PhilSmile Strengthens Remittance Regulation
After the attack on the Wall Trade Center on 9/11/2001, the United States of America launched a global initiative to curb terrorism financing, mainly aimed as enforcing new regulations on international money transfer (remittances) worldwide, known as Know Your Customer (KYC) and Anti-Money Laundering (AML). It mostly requires a strong identification (with government ID) of the sender and the beneficiary of such a money transfer, as well as accurate bookkeeping from remittance license holder.
We fully strengthen the spirit of the regulation, intended at controlling the direction of the money flow. By paying directly an education institution in the Philippines, the direction and the use of the money is far clearer than for a cash beneficiary in Sulu. How do you make sure the beneficiary does not use the money to buy weapons or fund terrorism activities there?
From a regulatory point of view, we offer e-commerce transaction only. The beneficiary only receives an educational service (an exam permit most of the time) and never any cash. It's not different from buying a book on Amazon.
As an e-commerce merchant, PhilSmile is unregulated.
How can PhilSmile offer such a low-cost service?
The cost of a remittance is mainly explained by the shops for the cash-in and cash-out. Since PhilSmile pays directly the schools by domestic bank transfer in the Philippines, we cut the cost by half. By not being subject to remittance regulation, we can diversify our payment channels to cheaper options, not only through remittance license holders but a wide range of automatic solutions (kiosks) or smaller retailers.
The key benefit of electronic payment is the lowering of cost of transaction. According to CEB Tower Group study, widely quoted like by PwC, in 2012, for a bank in US to serve a customer, the average cost per transaction including (labor and IT costs) was $4.00 at a branch, 61cts at an ATM, 9cts online. This explains how PhilSmile manages to be so cheap.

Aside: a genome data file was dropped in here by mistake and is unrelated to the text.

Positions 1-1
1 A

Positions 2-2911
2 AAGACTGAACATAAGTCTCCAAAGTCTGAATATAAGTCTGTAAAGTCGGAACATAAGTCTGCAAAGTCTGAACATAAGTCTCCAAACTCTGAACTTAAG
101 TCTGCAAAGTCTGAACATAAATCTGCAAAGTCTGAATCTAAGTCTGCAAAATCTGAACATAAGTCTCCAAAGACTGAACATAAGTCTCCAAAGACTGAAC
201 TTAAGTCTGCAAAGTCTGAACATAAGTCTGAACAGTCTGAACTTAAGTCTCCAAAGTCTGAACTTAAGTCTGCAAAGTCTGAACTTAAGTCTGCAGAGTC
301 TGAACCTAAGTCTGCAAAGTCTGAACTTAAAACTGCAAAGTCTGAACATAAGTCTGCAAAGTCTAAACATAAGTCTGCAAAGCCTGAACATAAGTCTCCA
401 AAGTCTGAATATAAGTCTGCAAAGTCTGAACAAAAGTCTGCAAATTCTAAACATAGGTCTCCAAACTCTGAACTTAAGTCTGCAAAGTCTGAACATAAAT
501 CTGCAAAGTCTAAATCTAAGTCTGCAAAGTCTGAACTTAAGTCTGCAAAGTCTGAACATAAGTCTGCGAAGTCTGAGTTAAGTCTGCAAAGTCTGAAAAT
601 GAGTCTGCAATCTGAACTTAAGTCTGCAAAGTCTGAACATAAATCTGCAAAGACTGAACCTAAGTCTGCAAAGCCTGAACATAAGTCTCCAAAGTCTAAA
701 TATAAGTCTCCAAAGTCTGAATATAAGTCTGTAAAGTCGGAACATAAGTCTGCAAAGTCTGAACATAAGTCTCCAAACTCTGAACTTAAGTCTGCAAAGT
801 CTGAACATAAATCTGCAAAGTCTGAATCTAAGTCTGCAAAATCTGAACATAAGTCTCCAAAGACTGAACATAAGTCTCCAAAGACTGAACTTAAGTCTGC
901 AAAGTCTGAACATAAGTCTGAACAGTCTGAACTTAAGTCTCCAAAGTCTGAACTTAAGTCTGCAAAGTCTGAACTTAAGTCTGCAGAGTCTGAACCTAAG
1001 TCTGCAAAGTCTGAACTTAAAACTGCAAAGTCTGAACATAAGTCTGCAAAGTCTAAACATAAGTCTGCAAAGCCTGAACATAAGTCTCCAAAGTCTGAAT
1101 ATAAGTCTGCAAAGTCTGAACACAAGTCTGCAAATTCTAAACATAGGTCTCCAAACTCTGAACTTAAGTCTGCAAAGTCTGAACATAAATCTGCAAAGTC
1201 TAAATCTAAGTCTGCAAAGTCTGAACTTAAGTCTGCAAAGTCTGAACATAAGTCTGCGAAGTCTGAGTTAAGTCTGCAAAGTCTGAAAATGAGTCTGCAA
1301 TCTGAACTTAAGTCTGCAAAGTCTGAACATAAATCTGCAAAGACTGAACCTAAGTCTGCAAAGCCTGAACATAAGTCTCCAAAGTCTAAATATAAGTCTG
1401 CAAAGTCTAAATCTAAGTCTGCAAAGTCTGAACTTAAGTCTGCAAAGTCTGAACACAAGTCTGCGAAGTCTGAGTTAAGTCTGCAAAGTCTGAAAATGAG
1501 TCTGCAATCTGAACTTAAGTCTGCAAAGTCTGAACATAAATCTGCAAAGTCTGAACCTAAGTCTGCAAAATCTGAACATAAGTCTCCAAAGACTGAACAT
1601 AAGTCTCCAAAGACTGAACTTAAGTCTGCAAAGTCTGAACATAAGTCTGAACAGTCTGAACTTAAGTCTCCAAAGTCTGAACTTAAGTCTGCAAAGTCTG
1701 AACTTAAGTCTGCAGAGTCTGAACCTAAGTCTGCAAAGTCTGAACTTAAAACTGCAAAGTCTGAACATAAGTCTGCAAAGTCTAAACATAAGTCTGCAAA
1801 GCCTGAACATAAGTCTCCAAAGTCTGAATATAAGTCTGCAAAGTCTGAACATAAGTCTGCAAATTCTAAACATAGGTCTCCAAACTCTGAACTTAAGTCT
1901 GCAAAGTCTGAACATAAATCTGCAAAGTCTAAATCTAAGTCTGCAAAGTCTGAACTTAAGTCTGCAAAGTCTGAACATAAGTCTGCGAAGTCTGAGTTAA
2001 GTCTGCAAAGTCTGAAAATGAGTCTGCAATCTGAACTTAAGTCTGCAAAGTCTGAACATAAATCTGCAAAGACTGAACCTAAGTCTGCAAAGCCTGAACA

What is electronic money?
How can you differentiate between e-commerce and remittance? The key question is whether the client is buying money (money transfer) or a good and service (food, education).
At the bottom down, the line is defined by jurisdiction on what is money, more precisely, electronic money. It mostly goes down to whether the financial instrument can be used for a single purpose (merchant gift card) or for several purposes (prepaid card). If you buy a widely acceptable voucher (i.e. electronic money), like Gcash, MPesa, Ezelink, it's electronic money, regulated. If you buy a flight ticket or a voucher of $20 at your favorite merchant, it's not electronic and unregulated. The exact extent of single purpose or the widely accepted differs between jurisdictions, but the general rationale remains the same.
In the Philippines, Circular 649 issued by Bangko Sentral Ng Filipinas in 2009 defined
"e-money shall mean monetary value as represented by a claim on its issuer that is : (a) electronically stored in an instrument or device (b) issued against receipt of funds of an amount not lesser in value than the monetary value issued (c) accepted as means of payment by persons or entities other than the issuer (d) withdrawable in cash or cash equivalent (e) issued in accordance to this Circular"
The compliance cost widely varies too. It's striking that a payment institution license (E-Money Directive -2009/110/EC-) requires EUR 350,000 (or about US$430k) in European Union while a similar electronic money issuer in the Philippines requires PhP100m (or about US$2,250k) or 5.2 times more, while the Philippines economy is so much smaller than the whole European Union.
Innovation around payment is key in lowering the friction in the economy that eats out remittances, favors trades and increases accountability and transparency.